Revenue in the company’s ticketing division for the whole of 2020 was 73.7% lower year-on-year, at €126.6m (2019: €481.6m).

In the live entertainment division, revenue in the whole of 2020 was 86.1% lower year-on-year, at €136.8m (2019: €985.8m).

Despite the sharp drop in sales during 2020, Klaus-Peter Schulenberg, CEO of CTS Eventim said the company is “superbly positioned when live shows return to concert halls and our business revives”.

“In view of the increasing availability of vaccines and rapid tests, and the progress of vaccination campaigns, there are good prospects that our industry can start getting back to normal over the next few months,” he added.

Throughout 2020, the company continued the international expansion of its Eventim Live promoter network, establishing the Gadget abc Entertainment Group in Switzerland, partnering with legendary US promoter Michael Cohl, and acquiring a majority stake in the Barracuda Group in Austria.

In 2021, CTS acquired Berlin-based promoter DreamHaus, led by Matt Schwarz, taking the network up to 36 promoters in 15 countries.

 


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Booking fees in the dock in Germany

Verbraucherzentrale NRW, the Consumer Advice Centre of North Rhine-Westphalia (NRW) in Germany, has brought legal action against CTS Eventim over the ticket agency’s non-refunding of booking fees on events cancelled due to the coronavirus pandemic.

The Verbraucherzentrale sued Eventim in Munich after claiming to have received “massive [amounts of] complaints” from consumers in the state who received ticket money back less the booking fee. The cancelled shows were organised by a various promoters which had “commissioned Eventim to reimburse the ticket costs for cancelled events”, according to Verbraucherzentrale NRW, the North Rhine-Westphalian branch of Germany’s network of 51 consumer organisations.

The case reached the First District Court of Munich (Landgericht München I) on Wednesday 9 June, with both the Consumer Advice Centre and CTS Eventim claiming victory – the former because it secured a change to Eventim’s terms and conditions on ticket refunds, and the latter because the judgment confirmed that the promoter is responsible for overseeing ticket refunds, while it had dispensed with the T&Cs in question in October last year.

Wolfgang Schuldzinski, CEO of Verbraucherzentrale NRW, says the Consumer Advice Centre’s position is that, “in a large number of cases, Eventim wrongly withheld sums of money instead of repaying the entire ticket cost to consumers”.

The ruling confirmed that the ticket seller is “neither obliged to reimburse the ticket price nor the advance booking fee”

Following the court judgment, “if Eventim was commissioned to repay the ticket cost in the event of cancellations, those affected can now request Eventim to pay the outstanding amounts [the fees],” adds Schuldzinski. “This is a great success.”

CTS Eventim, meanwhile, welcomes the court judgement as a “clarification” that for postponed or cancelled events, “the organiser alone is always the contact point for ticket buyers” as opposed to the ticket agency.

According to Eventim, the Landgericht’s ruling confirmed that the ticket seller is “neither obliged to reimburse the ticket price nor the advance booking fee”, which is the responsibility of the concert organiser. CTS Eventim CEO Klaus-Peter Schulenbgerg, who says his company should never have been the defendant in the case, criticises the lawsuit as nothing more “PR for their own ends” by Verbraucherzentrale NRW.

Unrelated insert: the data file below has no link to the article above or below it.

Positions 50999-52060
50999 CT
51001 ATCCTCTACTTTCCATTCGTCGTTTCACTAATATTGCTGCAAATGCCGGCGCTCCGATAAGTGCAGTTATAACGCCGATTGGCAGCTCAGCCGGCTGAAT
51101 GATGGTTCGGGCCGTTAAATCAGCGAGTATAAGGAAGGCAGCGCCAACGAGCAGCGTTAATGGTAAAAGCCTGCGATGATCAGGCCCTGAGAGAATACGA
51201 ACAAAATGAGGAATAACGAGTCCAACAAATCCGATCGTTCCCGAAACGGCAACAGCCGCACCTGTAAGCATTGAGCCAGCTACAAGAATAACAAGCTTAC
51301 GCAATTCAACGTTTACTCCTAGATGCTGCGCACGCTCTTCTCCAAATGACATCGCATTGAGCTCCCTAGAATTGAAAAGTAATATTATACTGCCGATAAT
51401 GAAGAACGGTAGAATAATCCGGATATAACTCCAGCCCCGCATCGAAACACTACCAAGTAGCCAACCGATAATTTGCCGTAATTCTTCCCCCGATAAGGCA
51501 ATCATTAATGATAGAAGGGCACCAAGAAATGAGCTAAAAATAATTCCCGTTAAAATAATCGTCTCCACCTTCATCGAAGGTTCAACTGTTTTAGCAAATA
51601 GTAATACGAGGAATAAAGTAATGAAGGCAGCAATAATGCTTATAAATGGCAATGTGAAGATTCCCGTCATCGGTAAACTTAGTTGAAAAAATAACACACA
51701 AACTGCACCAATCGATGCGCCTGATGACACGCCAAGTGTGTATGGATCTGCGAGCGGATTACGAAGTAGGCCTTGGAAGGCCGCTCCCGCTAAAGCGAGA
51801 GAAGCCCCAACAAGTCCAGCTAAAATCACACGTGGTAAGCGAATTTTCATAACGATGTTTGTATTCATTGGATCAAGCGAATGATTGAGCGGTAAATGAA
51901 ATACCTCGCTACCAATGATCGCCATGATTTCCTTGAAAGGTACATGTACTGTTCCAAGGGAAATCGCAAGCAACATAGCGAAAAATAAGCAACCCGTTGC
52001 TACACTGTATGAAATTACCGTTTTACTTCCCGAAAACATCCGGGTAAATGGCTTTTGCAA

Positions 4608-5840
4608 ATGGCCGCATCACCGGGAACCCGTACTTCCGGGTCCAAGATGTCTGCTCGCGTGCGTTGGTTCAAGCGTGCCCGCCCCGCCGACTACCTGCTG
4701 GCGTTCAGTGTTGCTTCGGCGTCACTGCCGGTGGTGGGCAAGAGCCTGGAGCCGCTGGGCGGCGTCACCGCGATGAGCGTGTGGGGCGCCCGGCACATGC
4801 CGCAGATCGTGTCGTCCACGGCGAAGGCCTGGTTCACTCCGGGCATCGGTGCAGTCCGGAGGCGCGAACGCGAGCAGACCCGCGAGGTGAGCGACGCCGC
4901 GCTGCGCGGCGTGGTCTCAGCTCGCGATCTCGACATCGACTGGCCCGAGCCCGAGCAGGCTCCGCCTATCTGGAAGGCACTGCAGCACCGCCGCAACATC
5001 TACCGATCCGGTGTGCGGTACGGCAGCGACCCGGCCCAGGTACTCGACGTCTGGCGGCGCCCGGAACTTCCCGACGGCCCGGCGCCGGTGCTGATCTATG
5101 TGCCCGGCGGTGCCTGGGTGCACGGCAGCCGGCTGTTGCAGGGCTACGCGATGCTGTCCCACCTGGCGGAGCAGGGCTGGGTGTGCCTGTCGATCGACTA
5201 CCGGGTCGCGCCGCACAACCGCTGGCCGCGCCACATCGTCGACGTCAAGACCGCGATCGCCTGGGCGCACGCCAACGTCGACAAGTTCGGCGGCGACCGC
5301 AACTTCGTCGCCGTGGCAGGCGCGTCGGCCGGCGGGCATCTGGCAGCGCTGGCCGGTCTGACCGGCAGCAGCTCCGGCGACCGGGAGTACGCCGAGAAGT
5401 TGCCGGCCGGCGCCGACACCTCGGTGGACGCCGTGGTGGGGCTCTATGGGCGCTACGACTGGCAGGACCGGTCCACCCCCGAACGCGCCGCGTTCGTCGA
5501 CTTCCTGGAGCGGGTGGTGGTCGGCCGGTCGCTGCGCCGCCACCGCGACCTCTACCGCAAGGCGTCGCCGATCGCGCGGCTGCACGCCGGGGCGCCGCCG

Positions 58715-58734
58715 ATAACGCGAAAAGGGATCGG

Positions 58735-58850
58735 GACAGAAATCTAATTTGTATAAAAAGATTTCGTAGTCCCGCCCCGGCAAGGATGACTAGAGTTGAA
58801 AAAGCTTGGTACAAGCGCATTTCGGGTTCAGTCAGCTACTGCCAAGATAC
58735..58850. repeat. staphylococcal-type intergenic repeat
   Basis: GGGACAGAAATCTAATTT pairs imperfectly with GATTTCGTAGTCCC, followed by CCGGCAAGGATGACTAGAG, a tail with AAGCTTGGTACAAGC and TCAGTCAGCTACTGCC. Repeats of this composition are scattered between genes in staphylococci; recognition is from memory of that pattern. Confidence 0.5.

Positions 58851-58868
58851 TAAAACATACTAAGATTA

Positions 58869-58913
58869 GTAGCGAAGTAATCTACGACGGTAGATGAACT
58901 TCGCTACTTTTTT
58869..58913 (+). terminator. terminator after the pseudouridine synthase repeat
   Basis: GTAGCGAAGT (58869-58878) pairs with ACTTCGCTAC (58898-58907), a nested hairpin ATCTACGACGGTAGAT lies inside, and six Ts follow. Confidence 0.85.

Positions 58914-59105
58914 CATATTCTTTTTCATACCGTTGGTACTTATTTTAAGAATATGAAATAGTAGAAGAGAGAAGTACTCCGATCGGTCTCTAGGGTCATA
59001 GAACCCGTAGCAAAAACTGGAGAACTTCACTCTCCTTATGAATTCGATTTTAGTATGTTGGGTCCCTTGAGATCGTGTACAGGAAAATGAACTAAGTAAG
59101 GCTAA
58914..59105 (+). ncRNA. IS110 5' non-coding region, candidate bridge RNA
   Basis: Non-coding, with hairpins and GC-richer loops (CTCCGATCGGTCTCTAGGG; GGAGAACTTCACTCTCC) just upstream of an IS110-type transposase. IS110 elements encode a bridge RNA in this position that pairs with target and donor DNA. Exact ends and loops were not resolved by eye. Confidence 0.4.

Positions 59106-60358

Additionally, the court found that tickets for shows which have been postponed – as opposed to cancelled outright – remain valid for the rescheduled events, according to MusikWoche. In Germany, a ticket voucher scheme allows promoters to issue vouchers for rescheduled events in lieu of cash refunds.

Both sides have a month to appeal the court’s verdict, which is not yet final.

 


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Eventim rolls out fanSALE platform in Scandinavia

CTS Eventim has launched its face-value ticket resale platform, fanSALE, in Norway, Sweden and Denmark.

FanSALE is the first fully digital face-value platform in Scandinavia, and is already in use in Germany, the UK, the Netherlands, Switzerland, Italy, Finland and Brazil. In both Norway and Denmark, it is illegal to resell tickets for a profit.

When tickets are resold on the fanSALE platform, the original tickets are cancelled and new tickets issued in a new order, guaranteeing the new tickets and allowing for the resale of personal tickets when people can no longer attend an event.

“With fanSALE, Eventim is taking an important step in Scandinavia to help fans buy and sell tickets safely and legally”

“With fanSALE, Eventim is taking an important step in Scandinavia to help fans buy and sell tickets safely and legally amongst themselves,” says Jens Arnesen, CEO of Eventim Scandinavia.

“FanSALE guarantees that tickets cannot be sold for more than the original ticket price. At the same time, buyers are guaranteed genuine, valid tickets to the event.”

FanSALE is one of a number of capped-price resale services offered by the major international ticketing companies, along with See Tickets’ Fan-to-Fan, AXS’s MarketplaceTicketmaster ticket exchange and Ticketek Marketplace.

 


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DreamHaus appoints Ioannis ‘Pana’ Panagopoulos

CTS Eventim’s new Berlin-based agency DreamHaus has officially announced the appointment of Ioannis ‘Pana’ Panagopoulos as director of talent buying, effective from today (1 April).

Panagopoulos joins the agency from Live Nation GSA (Germany, Switzerland, Austria), where he served as director of A&R for over five years.

He joins the management team comprising CEO and managing partner Matt Schwarz, as well as Marc Seemann, Claudia Schulte and Tobias Habla – all of whom previously worked at Live Nation GSA.